Today, some car manufacturers have a companion make in an effort to have an upmarket brand. Toyota created Lexus in 1989, Nissan created Infiniti the same year and Honda created Acura in 1986. Even Hyundai/Kia now has a “separate” luxury brand, Genesis, which grew out of a model introduced in 2008. I guess one could say that even Mercedes-Benz has an upmarket brand in the Maybach although the latter was once an independent company and, in all honesty, is not all that differentiated from MB.
Everything old is new again?
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9 thoughts on “Wednesday Companions”
I’ve become more familiar with LaSalle and Pontiac-Oakland through books I’ve reviewed. I’ve read a Buick history and as I recall, Marquette (and Viking for that matter) barely survived but a few years.
On the one hand, I get the idea of why these were created. That marketer mentality of not wanting to sully the name of a brand by moving into a new market.
On the other hand, I think this is a good example that ties to yesterday’s post about too much choice. I imagine many folks left the local dealer confused as to what exactly was the difference between the highest priced Chev offering, the mid priced Pontiac and the lowest priced Oakland.
Good points, sir, and thanks for tying the two posts together. Sometimes I am trying to do that, but other times it happens by accident.
I suspect that the “sameness” is a fear of losing market share. For reference, look at the Chrysler/Desoto Airflow cars. Radically different from anything else offered, at least 6-8 years ahead of everyone else, and a complete sales failure. Another would be the “upside down bathtub” from the early 50’s that never really caught on. Most folks are more comfortable with what they know, and see all the time and therefore sales suffer. Even the early Corvettes didn’t really sell well for the first few years.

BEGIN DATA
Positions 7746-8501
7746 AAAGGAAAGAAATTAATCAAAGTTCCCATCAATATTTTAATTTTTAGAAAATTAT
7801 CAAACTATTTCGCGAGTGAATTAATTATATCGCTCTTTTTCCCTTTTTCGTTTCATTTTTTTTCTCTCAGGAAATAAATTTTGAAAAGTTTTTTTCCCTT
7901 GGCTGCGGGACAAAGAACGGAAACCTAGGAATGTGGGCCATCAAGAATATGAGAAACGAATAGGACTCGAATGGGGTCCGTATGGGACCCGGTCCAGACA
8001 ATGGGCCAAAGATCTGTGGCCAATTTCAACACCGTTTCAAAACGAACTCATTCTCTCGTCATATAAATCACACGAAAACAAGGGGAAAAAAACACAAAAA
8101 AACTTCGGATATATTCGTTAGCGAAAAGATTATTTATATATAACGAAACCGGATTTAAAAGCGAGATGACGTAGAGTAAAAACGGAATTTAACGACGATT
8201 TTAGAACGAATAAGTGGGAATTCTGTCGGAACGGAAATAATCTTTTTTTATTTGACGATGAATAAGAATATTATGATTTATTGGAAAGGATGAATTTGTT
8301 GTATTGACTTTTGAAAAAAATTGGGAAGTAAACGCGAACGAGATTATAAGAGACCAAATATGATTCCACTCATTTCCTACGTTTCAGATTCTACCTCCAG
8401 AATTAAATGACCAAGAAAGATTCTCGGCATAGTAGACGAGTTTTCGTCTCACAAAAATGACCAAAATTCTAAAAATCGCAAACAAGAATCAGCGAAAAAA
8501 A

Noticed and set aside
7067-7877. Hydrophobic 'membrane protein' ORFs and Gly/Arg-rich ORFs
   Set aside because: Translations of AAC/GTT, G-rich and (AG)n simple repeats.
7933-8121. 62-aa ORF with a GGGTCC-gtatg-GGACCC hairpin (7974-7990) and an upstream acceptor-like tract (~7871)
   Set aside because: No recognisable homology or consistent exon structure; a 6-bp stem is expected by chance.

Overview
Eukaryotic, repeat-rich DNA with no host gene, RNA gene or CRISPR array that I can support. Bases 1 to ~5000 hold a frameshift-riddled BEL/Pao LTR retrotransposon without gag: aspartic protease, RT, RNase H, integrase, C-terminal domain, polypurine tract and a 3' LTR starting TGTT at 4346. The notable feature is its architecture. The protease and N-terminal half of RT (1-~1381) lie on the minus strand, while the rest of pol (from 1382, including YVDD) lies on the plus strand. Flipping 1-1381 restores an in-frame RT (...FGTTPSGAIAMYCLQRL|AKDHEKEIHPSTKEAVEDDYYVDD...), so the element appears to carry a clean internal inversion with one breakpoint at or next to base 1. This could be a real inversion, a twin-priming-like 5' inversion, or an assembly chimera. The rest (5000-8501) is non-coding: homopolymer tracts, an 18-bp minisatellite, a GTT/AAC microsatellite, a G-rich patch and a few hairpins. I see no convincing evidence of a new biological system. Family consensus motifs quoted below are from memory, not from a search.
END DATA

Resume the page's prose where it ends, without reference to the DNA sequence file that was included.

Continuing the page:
Yes, timidity is an enemy of innovation. Fuel and safety regulations also “force” car companies into a numbing sameness. Still, the Corvette was eventually a success. One problem is the lack of ability and/or willingness to look at the long run.
One of the big “structural” drags on the economy and GDP growth, even before the damn virus, is a lack of investment in long-term capital stock. Why the focus between long-run and short-run has shifted so much is above my pay grade.
“Why the focus between long-run and short-run has shifted so much is above my pay grade.”
My opinion is that everyone has a “I want it NOW” mentality these days. No one wants to start small and work towards a goal it seems. I see that to an extent with hiring younger folks in our business. They don’t see why they aren’t immediately given a supervision position, even though they have next to no experience. In talking to some folks who play in the stock market, they are looking for a “big score” with every trade, with no eye to the long run. I guess the same is true for many CEO’s of large corporations. Gotta keep the profits rolling in NOW to satisfy the stockholders.
But I’m just an old country boy, what do I know. (eyes rolling emoji here)
Thanks, DDM. I agree that selfishness and an over-inflated sense of self-entitlement make people more focused on the short run. The question is why so many more people are so self-absorbed and self-entitled.
We didn’t have a security system in Arizona until we had a break-in. I guess the signs that said we had a security system weren’t believable enough. >grin< Lost only a TV and DVD player, rest of the house undamaged and untouched. They took what was easy to carry and sell. We did put in a higher security sliding patio door, the method by which they gained access.
Since then, we put in a Cox system. It's more expensive than what is available now, but it would cost a fair amount to change out everything, and the Cox system is quite reliable. In our "summer house", we went with a Ring system. It's a lot cheaper, but I don't like the large door and window sensors they have.
After a fire destroyed our condo in February 2014, we've been focused on having a system that notifies us remotely if there is a fire. Both systems have solutions that address the potential. We sleep better at night knowing that we will be notified quickly of a fire.
Wow, cannot imagine what it would be like to lose our dwelling to a fire. Our house has a built-in sprinkler system with sprinkler heads in virtually every room. Of course, I have no idea if the system is functional and I don’t really want to find out.
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You are right… you don’t want to find out. 🙂 We weren’t back in our condo for 10 months.